Regina DeLuise employs 19th century materials and processes to elevate and transform the contemporary quotidian into images of humble magnificence…Her work is never nostalgic; it recognizes and reveals the present moment as if bathed in the light and atmosphere of grace. Her images are quiet prayers of gratitude.

- Mark Alice Durant, Publisher and Editor, Saint Lucy Books

I remain intrigued by the alchemy and mystery of the photograph; its description of a sentience, the passage of time, and a universal sense of what each of us crave. In this time of tumult and displacement, I’m looking closely at an essential foundation, a core experience which amplifies something we all share.

- Regina DeLuise, 2022

Opening the fall season at RWFA is the gallery's inaugural exhibition of photographs by veteran photographer and educator, Regina DeLuise - her first solo exhibition in New York in nearly twenty years. In the stable of the late, venerable photography dealer Bonni Benrubi for two decades, Ms. DeLuise exhibited throughout the United States, and internationally, starting in the 1980s. The Brooklyn-born photographer employs a streamlined and simple, time-tested method to produce extraordinary work, at once elemental and transcendent ineffable, and yet strikingly tangible.

Rick Wester is pleased to also announce the representation of Ms. DeLuise in the United States. On the agreement, he states, "Regina and I came up through the photography world at the same time very early in our careers. She was represented by Bonni Benrubi whom I had met while working for Daniel Wolf after graduation in 1979 and we just always had a connection based on pictures and the excitement of seeing the medium flourish as a collecting area. It was a truly thrilling era in New York.”

Embracing a canonical process barely altered since the nineteenth century, DeLuise’s process is as reductive as it is lush, choosing to photograph with a large-format view camera, through which she coaxes nuanced tonality with hand-coated platinum/palladium contact prints from 8 x 10 inch negatives. Her practice for decades has been decidedly straightforward and unpretentious. Despite that she still aims for, and yields, a hauntingly fresh and contemporary sense of mystery and complexity. DeLuise accepts and celebrates the influences of Modernist masters of the medium such as Alfred Stieglitz, Paul Strand and Tina Modotti, but ultimately is fully concerned with being immediately relevant to the present. She fills voids of desire for content and craft with a torrent of visual relationships in the world with a camera vision unabashedly oriented to now.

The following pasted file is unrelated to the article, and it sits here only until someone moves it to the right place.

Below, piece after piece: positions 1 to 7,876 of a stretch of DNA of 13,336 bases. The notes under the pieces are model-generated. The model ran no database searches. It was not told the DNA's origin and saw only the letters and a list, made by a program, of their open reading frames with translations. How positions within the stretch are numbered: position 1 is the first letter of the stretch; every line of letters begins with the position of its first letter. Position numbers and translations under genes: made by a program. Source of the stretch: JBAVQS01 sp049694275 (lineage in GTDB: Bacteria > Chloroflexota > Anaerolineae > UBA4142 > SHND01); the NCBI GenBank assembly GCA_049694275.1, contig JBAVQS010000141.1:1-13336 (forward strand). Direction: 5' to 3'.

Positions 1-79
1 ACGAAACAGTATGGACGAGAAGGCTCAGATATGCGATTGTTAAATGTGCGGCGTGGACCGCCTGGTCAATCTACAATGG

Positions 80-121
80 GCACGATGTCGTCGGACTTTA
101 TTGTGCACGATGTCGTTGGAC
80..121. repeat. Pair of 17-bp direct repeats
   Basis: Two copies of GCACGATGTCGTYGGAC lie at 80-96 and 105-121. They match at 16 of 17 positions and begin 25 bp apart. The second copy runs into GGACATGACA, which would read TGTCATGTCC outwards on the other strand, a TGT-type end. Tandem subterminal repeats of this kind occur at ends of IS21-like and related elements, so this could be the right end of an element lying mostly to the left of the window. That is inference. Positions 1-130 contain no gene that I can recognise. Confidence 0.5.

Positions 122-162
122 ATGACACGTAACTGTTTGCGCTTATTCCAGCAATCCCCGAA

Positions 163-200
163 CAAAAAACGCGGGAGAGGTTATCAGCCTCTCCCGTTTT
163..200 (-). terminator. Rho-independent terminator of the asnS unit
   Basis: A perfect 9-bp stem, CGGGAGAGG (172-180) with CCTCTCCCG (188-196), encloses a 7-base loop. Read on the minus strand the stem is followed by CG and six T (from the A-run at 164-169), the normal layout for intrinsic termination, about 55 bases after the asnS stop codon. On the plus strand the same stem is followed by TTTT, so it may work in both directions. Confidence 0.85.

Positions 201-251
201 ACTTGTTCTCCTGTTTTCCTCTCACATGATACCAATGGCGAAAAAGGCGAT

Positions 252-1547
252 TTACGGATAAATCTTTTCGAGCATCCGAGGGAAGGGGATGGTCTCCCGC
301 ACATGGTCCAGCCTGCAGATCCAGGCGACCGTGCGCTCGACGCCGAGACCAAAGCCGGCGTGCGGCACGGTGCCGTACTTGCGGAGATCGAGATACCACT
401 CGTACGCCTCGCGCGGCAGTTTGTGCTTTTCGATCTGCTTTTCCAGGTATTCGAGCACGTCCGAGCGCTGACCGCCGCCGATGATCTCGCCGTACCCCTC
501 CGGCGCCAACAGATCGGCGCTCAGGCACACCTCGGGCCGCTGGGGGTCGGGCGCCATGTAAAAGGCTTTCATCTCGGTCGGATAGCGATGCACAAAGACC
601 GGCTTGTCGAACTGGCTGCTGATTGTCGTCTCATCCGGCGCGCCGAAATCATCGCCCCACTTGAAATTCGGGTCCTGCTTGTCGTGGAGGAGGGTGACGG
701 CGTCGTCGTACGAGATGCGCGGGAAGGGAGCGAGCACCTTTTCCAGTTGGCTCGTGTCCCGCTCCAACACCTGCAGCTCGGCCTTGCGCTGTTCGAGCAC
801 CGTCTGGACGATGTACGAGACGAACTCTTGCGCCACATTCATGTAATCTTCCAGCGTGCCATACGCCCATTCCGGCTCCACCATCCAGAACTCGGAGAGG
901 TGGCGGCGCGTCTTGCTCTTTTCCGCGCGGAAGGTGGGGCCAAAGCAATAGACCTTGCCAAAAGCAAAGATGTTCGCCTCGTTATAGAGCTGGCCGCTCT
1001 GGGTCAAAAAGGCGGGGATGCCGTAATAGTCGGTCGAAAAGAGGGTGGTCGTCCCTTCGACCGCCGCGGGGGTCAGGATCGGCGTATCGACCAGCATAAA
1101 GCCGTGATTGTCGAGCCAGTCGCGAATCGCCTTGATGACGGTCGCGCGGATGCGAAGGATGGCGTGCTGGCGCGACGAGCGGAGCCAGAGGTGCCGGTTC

Her landscapes quietly exude the peaceful calm of luxuriating in the sun of Italy, the home of her familial roots. She looks at the ancient, not with nostalgia but with a sense of belonging. Her portraits and figurative studies create volume, and not reducing her sitters to just two dimensions. Her portraits exist as easily as breathing, with the certitude of corporal fact. The interiors and still life studies are jigsaw puzzles cut from light and space. If reassembled they would stand as a protective shelter of many rooms decorated with the reflections of a life lived in love with the world.

Her work is held in numerous prestigious museum, institutional and private collections. These include the Museum of Modern Art, New York; The Metropolitan Museum of Art; the Brooklyn Museum; the Museum of Modern Art, San Francisco; the Art Institute of Chicago; The Museum of Fine Arts, Houston, and Spencer Museum of Art, Lawrence, Kansas. She is also the recipient of numerous grants, awards, and residencies, including a John Simon Guggenheim Fellowship. DeLuise has traveled around the globe, producing work in collaboration with communities in Bhutan, Nepal, Northern India, and Europe. A long-time educator, she currently serves as a full-time faculty member at the Maryland Institute College of Art in Baltimore.


meaning of art

Focal Plane DeLuise Issue 6 1